Plymouth: Memorial and Rock Press, 1868. 52pp. Stitched in original printed wrappers, with wrapper title, as issued. Near Fine.
The case resonates among today's hot-button political-social issues. "The oldest plea of homosexual panic in America seems to have been made in Massachusetts in 1868. Accused of killing a longtime friend, a young man named Samuel M. Andrews claimed that he had been driven into 'transitory insanity' when the friend pushed him down, tore open his pantaloons, and said, 'Now I'm going to have some, this time.' The word 'homosexual' wouldn't debut in English for almost another two decades, but a fear of homosexuality was already being presented as a justification for killing a gay man" [New Yorker, THE THEORY THAT JUSTIFIED ANTI-GAY CRIME, 26 June 2019].
"Holmes was beaten to death with stones by Andrews, whom he had named as his heir in his will. The defendant pleaded insanity and self-defense, for he had had to fight off Holmes' attempted act of sodomy" [McDade]. The case "generated a great deal of interest from the psychiatric and legal communities, including articles published in the American Journal of Insanity (Jarvis, 1869, 1870), the Boston Medical and Surgical Journal (Choate, 1869), and a book-length document titled, Report on the Trial of Samuel M. Andrews, Indicted for the Murder of Cornelius Holmes before the Supreme Judicial Court of Massachusetts (Davis, 1869), which contained the judges' rulings, the attorneys' speeches, and witness testimony" [Margolin, MADMAN IN THE CLOSET. 'HOMOSEXUAL PANIC' IN NINETEENTH CENTURY NEW ENGLAND. Journal of Homosexuality, December 2019. Available at online Omnilogos web site].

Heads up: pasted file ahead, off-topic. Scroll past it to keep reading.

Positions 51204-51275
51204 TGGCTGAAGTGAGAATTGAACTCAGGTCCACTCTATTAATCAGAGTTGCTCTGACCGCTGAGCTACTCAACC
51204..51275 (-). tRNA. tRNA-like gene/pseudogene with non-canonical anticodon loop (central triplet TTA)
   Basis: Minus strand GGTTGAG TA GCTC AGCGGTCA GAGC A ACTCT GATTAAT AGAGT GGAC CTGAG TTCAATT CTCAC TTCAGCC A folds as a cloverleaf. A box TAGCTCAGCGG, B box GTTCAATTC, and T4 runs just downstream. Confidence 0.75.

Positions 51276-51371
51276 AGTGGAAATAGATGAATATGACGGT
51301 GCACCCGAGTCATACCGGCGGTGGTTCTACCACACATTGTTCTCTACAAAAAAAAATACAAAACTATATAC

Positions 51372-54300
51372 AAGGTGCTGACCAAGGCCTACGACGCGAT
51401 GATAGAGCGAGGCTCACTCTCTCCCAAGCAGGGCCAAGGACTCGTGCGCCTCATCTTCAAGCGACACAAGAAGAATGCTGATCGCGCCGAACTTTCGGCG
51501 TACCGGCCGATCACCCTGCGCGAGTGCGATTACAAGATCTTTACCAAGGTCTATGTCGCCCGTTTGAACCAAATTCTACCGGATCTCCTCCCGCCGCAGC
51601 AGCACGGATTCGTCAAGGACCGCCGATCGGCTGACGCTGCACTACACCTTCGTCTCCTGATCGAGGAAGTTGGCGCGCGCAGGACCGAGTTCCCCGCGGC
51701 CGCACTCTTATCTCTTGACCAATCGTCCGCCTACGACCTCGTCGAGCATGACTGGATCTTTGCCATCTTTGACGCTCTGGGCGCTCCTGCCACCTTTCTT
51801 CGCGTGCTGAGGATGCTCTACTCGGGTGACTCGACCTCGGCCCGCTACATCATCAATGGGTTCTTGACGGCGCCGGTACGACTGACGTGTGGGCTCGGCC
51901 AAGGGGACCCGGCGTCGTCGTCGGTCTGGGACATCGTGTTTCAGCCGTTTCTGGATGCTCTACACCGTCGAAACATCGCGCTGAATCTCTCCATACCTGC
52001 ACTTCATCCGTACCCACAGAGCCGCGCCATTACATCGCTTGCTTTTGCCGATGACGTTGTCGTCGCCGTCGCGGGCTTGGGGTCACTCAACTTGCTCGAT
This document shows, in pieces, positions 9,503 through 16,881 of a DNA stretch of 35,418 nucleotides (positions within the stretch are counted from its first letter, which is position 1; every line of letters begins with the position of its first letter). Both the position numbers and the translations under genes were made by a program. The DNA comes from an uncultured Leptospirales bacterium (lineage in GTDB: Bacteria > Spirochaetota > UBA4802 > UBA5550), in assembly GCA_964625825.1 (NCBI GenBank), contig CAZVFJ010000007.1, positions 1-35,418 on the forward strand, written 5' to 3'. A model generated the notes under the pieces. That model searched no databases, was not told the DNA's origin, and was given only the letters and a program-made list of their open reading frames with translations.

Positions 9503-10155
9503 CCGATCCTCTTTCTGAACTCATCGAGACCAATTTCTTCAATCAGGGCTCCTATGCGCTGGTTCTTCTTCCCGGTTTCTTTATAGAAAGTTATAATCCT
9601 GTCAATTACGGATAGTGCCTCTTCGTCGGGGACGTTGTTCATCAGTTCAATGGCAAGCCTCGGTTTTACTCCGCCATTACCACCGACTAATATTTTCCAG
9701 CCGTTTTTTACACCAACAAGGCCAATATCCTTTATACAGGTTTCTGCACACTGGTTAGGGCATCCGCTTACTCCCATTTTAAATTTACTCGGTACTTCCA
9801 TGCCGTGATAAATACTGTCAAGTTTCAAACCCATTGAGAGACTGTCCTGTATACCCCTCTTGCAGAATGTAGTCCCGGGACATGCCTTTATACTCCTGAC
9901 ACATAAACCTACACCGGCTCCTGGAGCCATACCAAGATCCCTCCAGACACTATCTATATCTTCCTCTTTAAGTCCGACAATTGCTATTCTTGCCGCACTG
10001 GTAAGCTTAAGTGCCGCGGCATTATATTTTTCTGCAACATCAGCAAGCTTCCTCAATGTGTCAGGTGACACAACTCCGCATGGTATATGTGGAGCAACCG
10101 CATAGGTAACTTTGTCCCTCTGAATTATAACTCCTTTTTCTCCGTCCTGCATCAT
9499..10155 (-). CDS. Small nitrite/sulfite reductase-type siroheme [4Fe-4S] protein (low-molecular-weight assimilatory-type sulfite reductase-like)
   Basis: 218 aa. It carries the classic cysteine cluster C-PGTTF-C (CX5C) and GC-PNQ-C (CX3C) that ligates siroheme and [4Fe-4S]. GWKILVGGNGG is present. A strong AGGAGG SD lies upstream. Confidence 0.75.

This pamphlet recounts "the tragic event that wrought the quiet village of Kingston to the highest intensity of excitement and horror." The testimony and evidence against Andrews, reviewed here, "swept away all hope of innocence, all claim to sympathy." In this casebook trial on the effect of mental illness upon the criminal law, Andrews was found guilty of manslaughter and sentenced to twenty years' imprisonment.
McDade12. Item #37609